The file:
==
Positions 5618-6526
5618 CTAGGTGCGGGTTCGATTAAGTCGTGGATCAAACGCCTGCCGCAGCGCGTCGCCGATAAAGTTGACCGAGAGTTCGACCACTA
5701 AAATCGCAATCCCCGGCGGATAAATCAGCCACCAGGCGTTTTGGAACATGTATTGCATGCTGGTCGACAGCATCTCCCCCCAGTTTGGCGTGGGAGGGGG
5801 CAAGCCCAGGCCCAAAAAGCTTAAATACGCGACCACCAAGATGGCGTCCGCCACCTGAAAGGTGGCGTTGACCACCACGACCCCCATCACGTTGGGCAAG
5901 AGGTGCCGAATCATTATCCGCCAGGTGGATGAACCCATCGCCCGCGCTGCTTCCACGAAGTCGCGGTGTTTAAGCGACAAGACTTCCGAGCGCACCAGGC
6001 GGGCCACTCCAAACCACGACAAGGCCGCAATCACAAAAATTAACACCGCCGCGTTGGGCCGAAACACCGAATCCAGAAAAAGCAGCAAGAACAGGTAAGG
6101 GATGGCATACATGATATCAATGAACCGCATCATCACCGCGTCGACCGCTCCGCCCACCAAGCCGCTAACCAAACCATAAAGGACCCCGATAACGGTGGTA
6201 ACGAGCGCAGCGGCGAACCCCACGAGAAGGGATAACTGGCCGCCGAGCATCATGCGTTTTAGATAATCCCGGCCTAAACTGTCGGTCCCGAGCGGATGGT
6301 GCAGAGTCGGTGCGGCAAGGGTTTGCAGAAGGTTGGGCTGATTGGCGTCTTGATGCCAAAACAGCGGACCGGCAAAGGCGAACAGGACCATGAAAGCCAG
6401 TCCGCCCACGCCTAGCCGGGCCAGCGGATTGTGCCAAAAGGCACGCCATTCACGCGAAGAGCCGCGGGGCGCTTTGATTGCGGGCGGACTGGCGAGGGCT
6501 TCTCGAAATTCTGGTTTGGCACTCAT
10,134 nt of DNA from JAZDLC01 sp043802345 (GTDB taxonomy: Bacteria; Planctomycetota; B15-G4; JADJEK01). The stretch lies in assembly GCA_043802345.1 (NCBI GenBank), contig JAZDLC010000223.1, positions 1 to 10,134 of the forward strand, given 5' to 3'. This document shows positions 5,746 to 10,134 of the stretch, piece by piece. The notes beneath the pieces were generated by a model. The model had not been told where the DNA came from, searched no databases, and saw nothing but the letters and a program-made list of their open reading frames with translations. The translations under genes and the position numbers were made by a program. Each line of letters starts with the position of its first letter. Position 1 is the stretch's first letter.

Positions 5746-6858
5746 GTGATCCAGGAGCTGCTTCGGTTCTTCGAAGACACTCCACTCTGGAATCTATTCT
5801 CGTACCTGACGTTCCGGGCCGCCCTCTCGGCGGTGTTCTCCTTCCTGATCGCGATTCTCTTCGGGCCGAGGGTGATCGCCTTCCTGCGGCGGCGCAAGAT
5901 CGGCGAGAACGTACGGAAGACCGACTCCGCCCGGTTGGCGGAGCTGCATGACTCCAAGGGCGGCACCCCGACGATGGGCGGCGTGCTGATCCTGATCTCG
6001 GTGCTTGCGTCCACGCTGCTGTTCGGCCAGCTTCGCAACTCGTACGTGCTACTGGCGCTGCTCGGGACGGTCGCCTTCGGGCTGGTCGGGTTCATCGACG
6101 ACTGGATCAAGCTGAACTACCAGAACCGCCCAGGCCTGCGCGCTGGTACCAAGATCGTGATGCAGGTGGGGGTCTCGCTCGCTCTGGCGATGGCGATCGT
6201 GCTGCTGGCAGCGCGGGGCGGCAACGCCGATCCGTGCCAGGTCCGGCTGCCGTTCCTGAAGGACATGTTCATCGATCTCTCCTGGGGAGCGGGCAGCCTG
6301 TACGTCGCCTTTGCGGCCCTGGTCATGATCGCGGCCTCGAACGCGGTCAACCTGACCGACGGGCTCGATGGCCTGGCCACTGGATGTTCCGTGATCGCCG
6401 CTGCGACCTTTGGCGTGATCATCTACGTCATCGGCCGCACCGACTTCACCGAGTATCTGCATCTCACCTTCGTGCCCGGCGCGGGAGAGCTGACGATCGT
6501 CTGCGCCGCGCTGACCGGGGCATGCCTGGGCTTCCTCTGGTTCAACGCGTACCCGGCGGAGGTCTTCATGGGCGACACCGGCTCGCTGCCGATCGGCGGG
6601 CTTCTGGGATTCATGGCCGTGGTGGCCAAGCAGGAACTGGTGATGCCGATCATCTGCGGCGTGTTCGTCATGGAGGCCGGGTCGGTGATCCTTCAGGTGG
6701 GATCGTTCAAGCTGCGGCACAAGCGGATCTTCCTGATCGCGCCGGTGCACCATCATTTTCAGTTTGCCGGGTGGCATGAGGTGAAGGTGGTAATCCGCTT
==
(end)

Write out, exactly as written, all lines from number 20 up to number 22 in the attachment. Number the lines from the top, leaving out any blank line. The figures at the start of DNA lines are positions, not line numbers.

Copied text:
6301 TACGTCGCCTTTGCGGCCCTGGTCATGATCGCGGCCTCGAACGCGGTCAACCTGACCGACGGGCTCGATGGCCTGGCCACTGGATGTTCCGTGATCGCCG
6401 CTGCGACCTTTGGCGTGATCATCTACGTCATCGGCCGCACCGACTTCACCGAGTATCTGCATCTCACCTTCGTGCCCGGCGCGGGAGAGCTGACGATCGT
6501 CTGCGCCGCGCTGACCGGGGCATGCCTGGGCTTCCTCTGGTTCAACGCGTACCCGGCGGAGGTCTTCATGGGCGACACCGGCTCGCTGCCGATCGGCGGG